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Seek Simplicity, And Distrust It. -Alfred North Whitehead

Seek Simplicity, And Distrust It. -Alfred North Whitehead

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Published by snehith
Dielectrics in Electric Fields
Dielectrics in Electric Fields

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Published by: snehith on Dec 23, 2009
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02/14/2013

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Seek
simplicity,
and
distrust
it.
-Alfred
North
Whitehead
POLARIZATION and
STATIC
DIELECTRIC
CONSTANT
T
he
purposes
of
this chapter
are (i) to
develop equations relating
the
macroscopicproperties (dielectric constant, density, etc.) with microscopic quantities such
as
the atomic radius and the dipole moment, (ii) to discuss the various mechanisms
by
which a dielectric is polarized when under the
influence
of a static electric
field
and(iii)
to
discuss
the
relation
of the
dielectric constant with
the
refractive
index.
The
earliestequation relating
the
macroscopic
and
microscopic quantities leads
to the
so-called
Clausius-Mosotti
equation and it may be derived by the approach adopted in theprevious chapter, i.e.,
finding
an analytical solution of the electric
field.
This leads to the
concept
of the
internal
field
which
is
higher than
the
applied
field
for all
dielectrics
except vacuum. The study of the various mechanisms responsible for polarizations leadto the
Debye equation
and
Onsager theory.
There are important modifications likeKirkwood theory which will be explained with
sufficient
details for practicalapplications. Methods of Applications of the
formulas
have been demonstrated bychoosing relatively simple molecules without
the
necessity
of
advanced knowledge
of
chemistry.A comprehensive list of
formulas
for the calculation of the dielectric constants is givenand
the
special
cases
of
heterogeneous media
of
several components
and
liquid mixtures
are
also presented.
2.1
POLARIZATION
AND
DIELECTRIC CONSTANT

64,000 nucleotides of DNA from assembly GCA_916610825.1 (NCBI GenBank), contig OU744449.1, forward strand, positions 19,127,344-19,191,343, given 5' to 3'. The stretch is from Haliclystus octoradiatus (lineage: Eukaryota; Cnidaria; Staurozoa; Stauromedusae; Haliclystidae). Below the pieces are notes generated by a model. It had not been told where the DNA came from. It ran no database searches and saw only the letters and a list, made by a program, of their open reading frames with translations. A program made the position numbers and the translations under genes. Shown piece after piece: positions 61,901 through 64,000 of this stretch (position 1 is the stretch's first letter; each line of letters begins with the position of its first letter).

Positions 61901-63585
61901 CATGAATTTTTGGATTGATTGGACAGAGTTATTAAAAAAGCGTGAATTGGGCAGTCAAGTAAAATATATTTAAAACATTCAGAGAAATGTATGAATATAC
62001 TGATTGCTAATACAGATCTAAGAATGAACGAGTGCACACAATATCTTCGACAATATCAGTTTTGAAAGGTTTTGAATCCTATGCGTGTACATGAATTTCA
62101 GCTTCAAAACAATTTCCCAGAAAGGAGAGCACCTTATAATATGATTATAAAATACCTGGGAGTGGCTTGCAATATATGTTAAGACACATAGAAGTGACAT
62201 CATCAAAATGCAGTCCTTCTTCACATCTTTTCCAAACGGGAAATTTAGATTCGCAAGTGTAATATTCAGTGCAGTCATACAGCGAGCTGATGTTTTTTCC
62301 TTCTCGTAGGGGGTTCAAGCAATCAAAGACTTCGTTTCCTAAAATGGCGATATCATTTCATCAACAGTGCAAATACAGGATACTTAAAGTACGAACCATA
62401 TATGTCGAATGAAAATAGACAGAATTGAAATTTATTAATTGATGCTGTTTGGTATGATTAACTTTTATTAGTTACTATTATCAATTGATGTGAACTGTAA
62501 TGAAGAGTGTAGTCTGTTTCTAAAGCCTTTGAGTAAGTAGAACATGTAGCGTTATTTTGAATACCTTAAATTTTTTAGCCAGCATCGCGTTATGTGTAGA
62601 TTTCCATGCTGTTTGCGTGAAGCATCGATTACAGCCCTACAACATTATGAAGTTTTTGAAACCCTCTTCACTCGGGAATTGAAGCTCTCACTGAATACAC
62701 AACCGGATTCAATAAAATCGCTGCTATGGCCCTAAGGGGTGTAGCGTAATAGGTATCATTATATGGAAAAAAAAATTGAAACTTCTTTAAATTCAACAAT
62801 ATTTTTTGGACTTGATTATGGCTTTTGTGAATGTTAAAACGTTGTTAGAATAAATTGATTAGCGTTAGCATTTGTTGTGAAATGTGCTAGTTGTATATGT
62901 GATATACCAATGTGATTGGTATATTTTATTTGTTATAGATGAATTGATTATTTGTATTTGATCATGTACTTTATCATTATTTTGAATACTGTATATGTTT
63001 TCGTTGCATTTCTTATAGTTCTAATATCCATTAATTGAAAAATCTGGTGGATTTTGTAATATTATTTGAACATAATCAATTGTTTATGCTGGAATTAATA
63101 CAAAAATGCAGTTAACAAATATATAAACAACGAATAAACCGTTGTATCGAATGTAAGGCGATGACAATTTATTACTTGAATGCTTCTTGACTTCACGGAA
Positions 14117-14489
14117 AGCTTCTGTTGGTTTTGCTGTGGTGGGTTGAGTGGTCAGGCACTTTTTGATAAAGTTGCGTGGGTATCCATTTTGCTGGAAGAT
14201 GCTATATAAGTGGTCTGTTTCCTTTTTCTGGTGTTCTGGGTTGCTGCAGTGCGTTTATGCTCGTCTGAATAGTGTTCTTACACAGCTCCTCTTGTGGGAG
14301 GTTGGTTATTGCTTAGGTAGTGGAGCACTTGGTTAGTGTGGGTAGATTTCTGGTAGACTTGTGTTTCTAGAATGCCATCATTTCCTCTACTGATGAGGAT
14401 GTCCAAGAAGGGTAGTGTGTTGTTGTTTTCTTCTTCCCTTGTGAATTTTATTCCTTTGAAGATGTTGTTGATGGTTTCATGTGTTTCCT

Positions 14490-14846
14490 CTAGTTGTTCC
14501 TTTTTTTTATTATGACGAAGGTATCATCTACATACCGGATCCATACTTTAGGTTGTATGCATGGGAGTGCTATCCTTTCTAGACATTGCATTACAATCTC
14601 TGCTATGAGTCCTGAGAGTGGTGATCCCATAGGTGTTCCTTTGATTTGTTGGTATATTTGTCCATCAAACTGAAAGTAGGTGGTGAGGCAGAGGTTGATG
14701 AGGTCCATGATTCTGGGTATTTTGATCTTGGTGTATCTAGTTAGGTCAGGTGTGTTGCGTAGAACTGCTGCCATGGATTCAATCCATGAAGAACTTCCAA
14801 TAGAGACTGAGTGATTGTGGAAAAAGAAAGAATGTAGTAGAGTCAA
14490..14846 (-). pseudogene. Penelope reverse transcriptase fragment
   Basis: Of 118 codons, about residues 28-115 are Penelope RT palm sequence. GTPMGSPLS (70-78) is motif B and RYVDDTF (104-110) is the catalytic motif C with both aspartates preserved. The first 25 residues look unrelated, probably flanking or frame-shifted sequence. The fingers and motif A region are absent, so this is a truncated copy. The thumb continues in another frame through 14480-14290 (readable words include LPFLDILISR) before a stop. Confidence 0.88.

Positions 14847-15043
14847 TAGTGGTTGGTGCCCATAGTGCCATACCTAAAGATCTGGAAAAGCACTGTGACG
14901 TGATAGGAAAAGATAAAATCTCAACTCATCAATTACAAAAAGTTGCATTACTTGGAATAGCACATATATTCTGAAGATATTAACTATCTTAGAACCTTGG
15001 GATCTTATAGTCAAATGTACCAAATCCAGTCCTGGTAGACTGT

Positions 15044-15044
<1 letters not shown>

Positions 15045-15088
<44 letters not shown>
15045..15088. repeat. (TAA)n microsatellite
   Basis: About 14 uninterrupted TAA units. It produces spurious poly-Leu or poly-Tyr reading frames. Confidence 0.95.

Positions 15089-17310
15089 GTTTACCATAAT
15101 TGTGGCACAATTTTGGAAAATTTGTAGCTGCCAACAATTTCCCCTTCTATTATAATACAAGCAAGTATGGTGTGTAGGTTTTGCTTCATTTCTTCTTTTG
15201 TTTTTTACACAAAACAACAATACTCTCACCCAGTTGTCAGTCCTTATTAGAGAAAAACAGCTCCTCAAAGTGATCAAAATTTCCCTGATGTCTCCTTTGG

Consider
a
vacuum capacitor consisting
of a
pair
of
parallel electrodes having
an
area
of
cross section A m
2
and spaced d m apart. When a potential
difference
V is appliedbetween
the two
electrodes,
the
electric
field
intensity
at any
point between
the
electrodes, perpendicularto theplates, neglectingtheedge
effects,
is
E=V/d.
The
 TM
Copyright n 2003 by Marcel Dekker,Inc.All Rights Reserved.
 
36
Chapter!
capacitance
of the
vacuum capacitor
is
Co
=
So
A/d
and the
charge stored
in the
capacitoris
Qo=A£oE
(2.1)
in
which
e
0
is the
permittivity
of
free
space.
If
a homogeneous dielectric is introduced between the plates keeping the potentialconstant the charge stored is given by
Q =
s
Q
sAE
(2.2)where
s is the
dielectric constant
of the
material. Since
s is
always greater than unity
Qi
>
Q and there is an increase in the stored charge given by
*-l)
(2-3)
This increase may be attributed to the appearance of charges on the dielectric surfaces.Negative charges appear on the
surface
opposite to the positive plate and vice-versa(Fig.
2.
1)
1
.
This system of charges is apparently neutral and possesses a dipole moment(2.4)Since the volume of the dielectric is v =Ad the dipole moment per unit volume is
P
=
-^
=
Ee
0
(e-l)
=
X
e
0
E
(2.5)
Ad
Thequantity P, is the polarization of the dielectric and denotes the dipole moment per
fj
_
unit
volume. It is expressed in C/m . The constant
yj=
(e-1) is called the susceptability ofthe medium.
The flux
density
D
defined
by
D = £
Q
sE
(2.6)becomes, because of equation (2.5),
D =
s
0
£
+ P
(2.7)
 TM
Copyright n 2003 by Marcel Dekker,Inc.All Rights Reserved.
 
Polarization
37
hi±J
bill
bill
Ei±l
hl±Ihl±Jhl±!H±l
till
H±J
bill
EH
3
33
3
a
Free charge
Bound
chorye
Fig.
2.1
Schematic representation
of
dielectric polarization
[von
Hippel,
1954].
(With
permission of John
Wiley
&
Sons,
New
York)
Polarization of a dielectric may be classified according to
1.
Electronic
or
Optical Polarization
2.
Orientational Polarization3. Atomic or Ionic Polarization
4.
Interfacial Polarization.
We
shall consider the
first
three of these in turn and the last mechanism will be treated inchapter
2.2
ELECTRONIC
POLARIZATION
The
classical view
of the
structure
of the
atom
is
that
the
center
of the
atom
consists
of
positively charged
protons
and
electrically neutral neutrons.
The
electrons move aboutthe nucleus in closed orbits. At any instant the electron and the nucleus
form
a dipolewith a moment directed
from
the negative charge to the positive charge. However theaxis
of the
dipole changes with
the
motion
of the
electron
and the
time average
of the
 TM
Copyright n 2003 by Marcel Dekker,Inc.All Rights Reserved.

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